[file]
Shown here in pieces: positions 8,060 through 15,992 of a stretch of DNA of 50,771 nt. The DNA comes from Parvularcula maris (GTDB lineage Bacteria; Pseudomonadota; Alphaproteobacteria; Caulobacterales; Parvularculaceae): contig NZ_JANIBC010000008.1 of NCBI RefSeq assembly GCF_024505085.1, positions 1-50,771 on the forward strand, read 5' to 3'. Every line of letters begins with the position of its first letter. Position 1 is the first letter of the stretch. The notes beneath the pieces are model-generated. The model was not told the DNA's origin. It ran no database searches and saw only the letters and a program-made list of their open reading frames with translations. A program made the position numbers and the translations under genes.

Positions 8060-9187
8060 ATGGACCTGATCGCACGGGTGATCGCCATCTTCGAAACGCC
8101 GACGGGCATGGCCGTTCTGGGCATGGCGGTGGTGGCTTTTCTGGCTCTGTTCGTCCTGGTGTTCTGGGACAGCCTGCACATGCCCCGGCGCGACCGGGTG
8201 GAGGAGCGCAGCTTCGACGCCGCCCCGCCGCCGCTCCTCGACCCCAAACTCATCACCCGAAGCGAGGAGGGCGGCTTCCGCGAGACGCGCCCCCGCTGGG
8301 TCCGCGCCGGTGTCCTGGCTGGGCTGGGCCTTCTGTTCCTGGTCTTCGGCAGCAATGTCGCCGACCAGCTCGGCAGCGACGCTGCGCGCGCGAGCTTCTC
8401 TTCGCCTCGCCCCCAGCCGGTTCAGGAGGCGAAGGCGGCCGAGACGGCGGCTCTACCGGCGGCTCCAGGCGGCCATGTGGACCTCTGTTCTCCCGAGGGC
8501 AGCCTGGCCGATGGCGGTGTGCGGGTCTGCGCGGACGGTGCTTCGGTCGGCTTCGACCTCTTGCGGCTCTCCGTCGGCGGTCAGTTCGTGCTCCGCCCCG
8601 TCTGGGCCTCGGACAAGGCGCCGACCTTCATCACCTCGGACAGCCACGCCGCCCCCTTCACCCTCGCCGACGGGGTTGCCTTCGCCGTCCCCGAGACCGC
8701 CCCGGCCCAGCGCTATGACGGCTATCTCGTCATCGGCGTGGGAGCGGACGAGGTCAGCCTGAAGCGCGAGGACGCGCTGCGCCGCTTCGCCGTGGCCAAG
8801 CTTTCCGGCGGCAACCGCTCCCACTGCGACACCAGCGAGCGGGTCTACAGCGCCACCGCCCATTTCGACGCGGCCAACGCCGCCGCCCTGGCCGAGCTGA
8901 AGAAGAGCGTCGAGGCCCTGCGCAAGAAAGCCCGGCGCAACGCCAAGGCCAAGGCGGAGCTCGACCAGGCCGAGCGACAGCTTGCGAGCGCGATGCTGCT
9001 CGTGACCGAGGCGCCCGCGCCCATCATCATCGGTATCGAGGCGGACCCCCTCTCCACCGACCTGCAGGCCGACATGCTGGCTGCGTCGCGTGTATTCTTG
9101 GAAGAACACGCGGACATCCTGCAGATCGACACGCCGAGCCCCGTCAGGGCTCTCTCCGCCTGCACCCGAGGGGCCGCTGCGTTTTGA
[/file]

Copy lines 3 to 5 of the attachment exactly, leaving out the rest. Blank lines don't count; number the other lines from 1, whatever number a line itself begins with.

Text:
8060 ATGGACCTGATCGCACGGGTGATCGCCATCTTCGAAACGCC
8101 GACGGGCATGGCCGTTCTGGGCATGGCGGTGGTGGCTTTTCTGGCTCTGTTCGTCCTGGTGTTCTGGGACAGCCTGCACATGCCCCGGCGCGACCGGGTG
8201 GAGGAGCGCAGCTTCGACGCCGCCCCGCCGCCGCTCCTCGACCCCAAACTCATCACCCGAAGCGAGGAGGGCGGCTTCCGCGAGACGCGCCCCCGCTGGG